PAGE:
FRANKFORT, Kentucky, August 1, 2017 (LifeSiteNews) — An obstetrician in Kentucky was waiting to give birth to her own baby when she came to the aid of another woman in the ward.
Dr. Amanda Hess, 38, had checked into the Frankfort Regional Medical Center to give birth to her second child through induced labor when she heard a woman crying in pain. Hess discovered that both the expectant mother and her unborn baby were in distress and that the on-call obstetrician had left the hospital on break before they arrived. Undressed and in an open-backed hospital gown, Hess tied on another gown to “cover up [her] backside” and came to the rescue.
Hess recognized the patient, Leah Halliday-Johnston, as she had performed her last prenatal examination earlier that week. The unborn baby’s heartbeat was dangerously low and her umbilical cord was loosely tied around her neck, so there was no time to wait for the on-call doctor, still 10 minutes away. Hess stayed to deliver the baby. The on-call doctor arrived shortly afterward and took it from there.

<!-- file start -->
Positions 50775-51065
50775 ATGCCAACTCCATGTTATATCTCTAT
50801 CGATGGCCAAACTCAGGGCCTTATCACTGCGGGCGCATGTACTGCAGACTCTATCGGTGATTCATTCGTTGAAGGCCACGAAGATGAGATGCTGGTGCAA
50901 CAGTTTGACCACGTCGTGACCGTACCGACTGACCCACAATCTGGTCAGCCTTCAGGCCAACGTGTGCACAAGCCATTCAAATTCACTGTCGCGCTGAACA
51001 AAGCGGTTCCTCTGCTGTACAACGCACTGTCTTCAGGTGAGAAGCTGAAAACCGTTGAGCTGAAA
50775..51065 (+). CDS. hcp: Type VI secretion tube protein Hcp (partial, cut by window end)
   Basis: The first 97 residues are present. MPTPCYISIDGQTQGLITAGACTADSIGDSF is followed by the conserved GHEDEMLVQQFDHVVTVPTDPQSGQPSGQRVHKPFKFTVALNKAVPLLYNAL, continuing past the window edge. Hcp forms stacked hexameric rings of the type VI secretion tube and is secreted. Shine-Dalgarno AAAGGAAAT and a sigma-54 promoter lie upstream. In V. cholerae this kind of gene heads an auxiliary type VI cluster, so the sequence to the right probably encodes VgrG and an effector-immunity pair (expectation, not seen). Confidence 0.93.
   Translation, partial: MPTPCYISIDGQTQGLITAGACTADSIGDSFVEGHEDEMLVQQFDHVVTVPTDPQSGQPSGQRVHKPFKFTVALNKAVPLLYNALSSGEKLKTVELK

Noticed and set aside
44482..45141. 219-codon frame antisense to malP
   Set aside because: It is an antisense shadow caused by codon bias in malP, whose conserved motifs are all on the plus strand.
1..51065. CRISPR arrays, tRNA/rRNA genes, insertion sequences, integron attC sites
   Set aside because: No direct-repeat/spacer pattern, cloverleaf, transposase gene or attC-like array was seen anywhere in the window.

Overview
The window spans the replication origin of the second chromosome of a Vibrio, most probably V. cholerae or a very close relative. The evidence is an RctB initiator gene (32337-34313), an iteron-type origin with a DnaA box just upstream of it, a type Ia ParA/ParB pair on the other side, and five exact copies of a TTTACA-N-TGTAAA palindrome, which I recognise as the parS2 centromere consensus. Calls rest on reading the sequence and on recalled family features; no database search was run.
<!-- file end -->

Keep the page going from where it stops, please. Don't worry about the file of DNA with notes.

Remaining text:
“You know I love doing what I do,” Hess told Kentucky’s WKYT news. “I love taking care of mothers and babies and … really a lot of doctors are always thinking of their patients even when they're a patient themselves.”
“[Hess] was definitely in doctor mode,” Halliday-Johnson, also 38, later told NBC. “My husband noticed something was going on because she had on a hospital gown, but I didn’t notice that because I was on the delivery table. I was in my own world there.”
Halliday-Johnston gave birth to a baby girl, her fourth child. The next morning at 9:30, Hess gave birth to her own baby girl, whom she named Ellen Joyce.
The events unfolded on July 23-24. Since then, the story has caught the attention of American media, with publications as disparate as People and The Washington Post publishing their versions.